I'd like to put forward my own opinions of the kind of people who I think would make successful pro gamblers. Every school boy wants to be captain of the football team, or seeing the prettiest girl in the school. I was neither, just a quiet studious swot who probably annoyed people by continually beating everyone in the exams, as well as probably other various nerdy and equally nefarious activities. Pets don't win prizes, geeks do. If you can remember the class genius/nerd, I don't think you're cut out to be a winner on Betfair. If you were the nerd, you have a chance. As I said before, nobody expects to turn up and be a brilliant doctor or lawyer, but everybody likes to have a punt, and most are happy to bet until they've done their cobblers.
I've personally written two specific programs/models which have proved invaluable on certain markets. One has half a million variables. The other I'm incredibly proud of, and wouldn't sell for 30k. Winning at gambling is extraordinarily hard to do consistently, and it takes an armoury of graft, skill and discipline to succeed. The technical skill and wizardry behind some of the API programming is itself several steps up from a relatively small fish like me.
Nobody is ever a real winner from gambling until the day they cash in their chips, and leave the casino. There are gamblers throughout history who have won millions, and lost it all back. If somebody asked me if it can be done, could I truthfully say 'yes'? I'm not sure that I could. I could easily be one of the hundred pros who whilst being successful for the last year, may fall by the wayside over the next. There is no tragedy in that – all that a man can ask for in life is the freedom to live by the sword, and you can only do that if it's possible to die by the sword if you fail.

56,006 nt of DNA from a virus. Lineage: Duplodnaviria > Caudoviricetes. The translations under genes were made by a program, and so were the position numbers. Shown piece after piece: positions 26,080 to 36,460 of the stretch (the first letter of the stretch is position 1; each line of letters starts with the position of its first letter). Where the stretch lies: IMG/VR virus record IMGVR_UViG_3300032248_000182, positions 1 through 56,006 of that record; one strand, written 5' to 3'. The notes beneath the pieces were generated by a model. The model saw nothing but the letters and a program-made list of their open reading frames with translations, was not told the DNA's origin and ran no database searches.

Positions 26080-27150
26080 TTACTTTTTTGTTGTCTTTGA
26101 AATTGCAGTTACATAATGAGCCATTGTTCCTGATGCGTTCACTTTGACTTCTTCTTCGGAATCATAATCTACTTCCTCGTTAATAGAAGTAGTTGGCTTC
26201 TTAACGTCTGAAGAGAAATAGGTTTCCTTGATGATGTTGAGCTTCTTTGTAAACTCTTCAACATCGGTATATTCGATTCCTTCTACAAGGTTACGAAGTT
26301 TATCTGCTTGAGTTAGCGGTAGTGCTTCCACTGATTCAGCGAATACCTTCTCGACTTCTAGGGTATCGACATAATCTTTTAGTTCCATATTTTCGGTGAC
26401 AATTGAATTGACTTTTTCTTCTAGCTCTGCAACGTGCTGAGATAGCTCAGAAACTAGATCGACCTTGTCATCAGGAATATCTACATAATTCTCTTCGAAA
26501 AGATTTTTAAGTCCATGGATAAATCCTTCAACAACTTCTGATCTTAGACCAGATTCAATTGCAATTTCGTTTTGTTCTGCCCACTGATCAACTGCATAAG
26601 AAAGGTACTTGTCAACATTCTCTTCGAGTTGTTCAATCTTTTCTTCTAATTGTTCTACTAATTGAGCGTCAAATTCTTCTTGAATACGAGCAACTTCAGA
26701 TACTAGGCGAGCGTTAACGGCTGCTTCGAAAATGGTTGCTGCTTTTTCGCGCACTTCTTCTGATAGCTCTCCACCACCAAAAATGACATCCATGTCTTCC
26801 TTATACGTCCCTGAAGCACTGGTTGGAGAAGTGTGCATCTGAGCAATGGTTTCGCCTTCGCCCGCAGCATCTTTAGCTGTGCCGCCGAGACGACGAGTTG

Starting out as a full timer is not something I would recommend to almost any other person (out of a sense of moral responsibility, not attempted protection of an imaginary part of some imaginary pot of gold). It has been the most astonishing learning curve, and in my first few months I experienced both sustained exhilaration and sustained depression. Gambling success is a fickle mistress, with incredible runs of both victories and defeats entwined illogically by fate. Value is all-important – not winners. That's the first lesson to any gambler, and one which the majority don't ever start to comprehend. The secret is not getting more heads than tails, its winning more when a coin comes up heads than you lose when it's tails.
To be a real pro, gambling ends up becoming almost like a form of accountancy, with a good staking plan, and calculation of value as and when it arises. I no longer have any thrill whatsoever from winning or losing a bet.
It has been an amazing twelve months, and I am very fortunate to have been successful for now. I'm sorry if some of this thread comes across as arrogant – it's all genuine from this side. Some people reading this will be thinking about going pro, and I'm sure other people will be reading too. If you do go pro, then try to remember how much of a rollercoaster emotionally it can be especially at first. Have a level of your bank which you will not go below, and promise yourself you won't go below it. Then make sure you keep that promise. If I've learnt anything its how unimportant money is, and how precious the people around you are.
I hope some of this helps other people. There'll be another geek out there like me who is at the stage I was at a year ago. I hope everyone finds fulfilment and happiness, which is much more than gambling in itself will ever have to offer.
Eddy Murray , Spring 2005